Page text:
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Starlight Park: 1921

Starlight Park: 1921

June 1921. Eleanor Tierney at Starlight Park on the Bronx River at 177th Street. Eleanor, a Broadway chorus girl, married a banker and ended up in Larchmont. 5x7 glass negative, George Grantham Bain Collection. View full size.


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I wonder how they took care of keeping a pool of this size clean in 1921. I don't think they had Olin's HTH product at the time.

Beach hair

Yes, it appears that Eleanor is both confident and fun-loving! It also appears that (by the look of her carefree 'beached-out' tresses) she has been SWIMMING this lovely day. This makes me very happy! I imagine that not too many women of the day would purposely submerge their HEAD in the salt water, much less consent afterwards to having their portrait made. That said, I have no doubt that for stage and most all other social appearances, Eleanor made diligent use of hair straightening rods, pin curlers, scented hair oils, etc. How do I know this? I (and all the other women in my family) have Eleanor's hair.

More Starlight Pix

I first became aware of Starlight Park from a photo in Roger Arcara's "Westchester's Forgotten Railway" (1960). Now, the Internet and this web page have opened a whole new box of nostalgic pleasures. I have uploaded more Starlight Park pix here.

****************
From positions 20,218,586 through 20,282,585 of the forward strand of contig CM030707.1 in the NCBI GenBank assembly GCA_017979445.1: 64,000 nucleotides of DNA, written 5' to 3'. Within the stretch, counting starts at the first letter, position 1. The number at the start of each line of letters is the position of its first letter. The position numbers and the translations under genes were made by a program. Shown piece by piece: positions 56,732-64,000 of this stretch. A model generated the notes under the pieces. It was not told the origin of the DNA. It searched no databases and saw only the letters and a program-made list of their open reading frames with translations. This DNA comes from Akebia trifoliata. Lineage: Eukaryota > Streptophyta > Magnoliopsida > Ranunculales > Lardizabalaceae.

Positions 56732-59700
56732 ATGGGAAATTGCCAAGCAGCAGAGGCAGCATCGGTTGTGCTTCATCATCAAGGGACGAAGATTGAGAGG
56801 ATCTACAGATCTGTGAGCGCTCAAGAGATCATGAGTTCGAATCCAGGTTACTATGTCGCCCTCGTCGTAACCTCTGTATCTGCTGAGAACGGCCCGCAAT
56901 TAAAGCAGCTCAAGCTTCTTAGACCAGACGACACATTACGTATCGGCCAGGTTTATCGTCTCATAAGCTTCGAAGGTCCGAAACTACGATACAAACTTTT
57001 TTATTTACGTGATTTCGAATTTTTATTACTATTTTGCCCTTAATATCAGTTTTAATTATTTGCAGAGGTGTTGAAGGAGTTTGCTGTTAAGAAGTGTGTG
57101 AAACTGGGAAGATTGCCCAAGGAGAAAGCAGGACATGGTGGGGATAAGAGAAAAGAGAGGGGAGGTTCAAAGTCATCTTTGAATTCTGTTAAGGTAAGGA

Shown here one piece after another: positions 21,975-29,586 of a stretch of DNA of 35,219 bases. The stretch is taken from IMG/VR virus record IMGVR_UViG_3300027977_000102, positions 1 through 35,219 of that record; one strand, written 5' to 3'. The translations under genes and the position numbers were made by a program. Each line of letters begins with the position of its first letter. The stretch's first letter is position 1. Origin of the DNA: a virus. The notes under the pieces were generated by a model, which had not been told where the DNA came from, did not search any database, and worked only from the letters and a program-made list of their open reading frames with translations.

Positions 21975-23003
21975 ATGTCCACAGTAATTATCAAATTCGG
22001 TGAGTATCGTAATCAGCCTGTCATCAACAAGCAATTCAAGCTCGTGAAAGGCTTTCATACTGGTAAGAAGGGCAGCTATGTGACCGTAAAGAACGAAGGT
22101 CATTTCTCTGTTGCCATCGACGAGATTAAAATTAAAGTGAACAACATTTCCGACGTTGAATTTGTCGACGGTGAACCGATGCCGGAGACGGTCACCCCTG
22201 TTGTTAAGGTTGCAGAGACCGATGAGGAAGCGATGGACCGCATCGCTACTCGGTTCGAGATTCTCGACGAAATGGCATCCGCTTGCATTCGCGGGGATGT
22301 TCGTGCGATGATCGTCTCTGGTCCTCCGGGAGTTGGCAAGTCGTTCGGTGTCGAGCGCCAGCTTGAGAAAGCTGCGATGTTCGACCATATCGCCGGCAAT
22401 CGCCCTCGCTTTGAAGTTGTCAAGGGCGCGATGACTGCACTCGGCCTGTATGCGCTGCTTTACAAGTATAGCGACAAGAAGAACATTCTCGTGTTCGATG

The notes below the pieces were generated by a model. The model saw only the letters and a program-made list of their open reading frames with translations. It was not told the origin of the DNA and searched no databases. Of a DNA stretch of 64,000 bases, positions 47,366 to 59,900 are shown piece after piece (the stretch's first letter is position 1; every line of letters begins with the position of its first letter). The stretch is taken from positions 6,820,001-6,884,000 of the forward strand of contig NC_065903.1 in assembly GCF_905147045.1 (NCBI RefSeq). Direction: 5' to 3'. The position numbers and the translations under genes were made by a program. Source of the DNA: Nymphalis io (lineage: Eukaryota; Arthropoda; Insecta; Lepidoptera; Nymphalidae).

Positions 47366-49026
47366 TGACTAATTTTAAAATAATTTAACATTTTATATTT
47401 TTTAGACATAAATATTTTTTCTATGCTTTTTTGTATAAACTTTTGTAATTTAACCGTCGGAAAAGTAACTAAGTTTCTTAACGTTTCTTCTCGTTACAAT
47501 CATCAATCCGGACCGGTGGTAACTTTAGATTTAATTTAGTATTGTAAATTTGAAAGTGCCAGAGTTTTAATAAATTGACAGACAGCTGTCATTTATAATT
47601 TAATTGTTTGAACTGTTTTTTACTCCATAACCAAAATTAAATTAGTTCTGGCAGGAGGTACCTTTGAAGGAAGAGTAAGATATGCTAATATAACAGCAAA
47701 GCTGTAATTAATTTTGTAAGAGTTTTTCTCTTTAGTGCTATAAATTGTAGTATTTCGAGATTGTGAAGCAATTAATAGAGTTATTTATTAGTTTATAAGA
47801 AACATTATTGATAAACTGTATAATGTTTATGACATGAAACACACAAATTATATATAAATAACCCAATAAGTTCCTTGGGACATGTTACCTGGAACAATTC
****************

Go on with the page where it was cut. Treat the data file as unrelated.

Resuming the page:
Eleanor in Color

When this photo originally appeared on Shorpy last year, I decide it was a good experiment for hand-coloring. I did this in Adobe Illustrator CS2, not a traditional photo-manipulation program. With the recent mania for colorizing, I thought I'd jump on the bandwagon. Fire away, philistines!

[The system deleted your attachment because it was wider than 490 pixels. Please read and follow the posting instructions! - Dave]

Starlight Park in my Life

I admire the candid of Ms. Tierney, but the background is most interesting. I knew Starlight Park more than a quarter century later. By then there were no remnants of roller coasters or the like. The arena had been converted to a bus barn by Third Avenue Transit( taken over and operated now by the government transit op.) Many of the stucco buildings with red tile roofs were either destroyed,falling down or abandoned playgrounds for kids. That pool she is standing beside had a large sandy beach area and was of monumental proportions. It was the length of a football field, oriented east-west. At the west end, beyond the paved promenade, was a retaining wall and the land fell off sharply to the Bronx River. When this photo was taken this was largely an area that was undeveloped.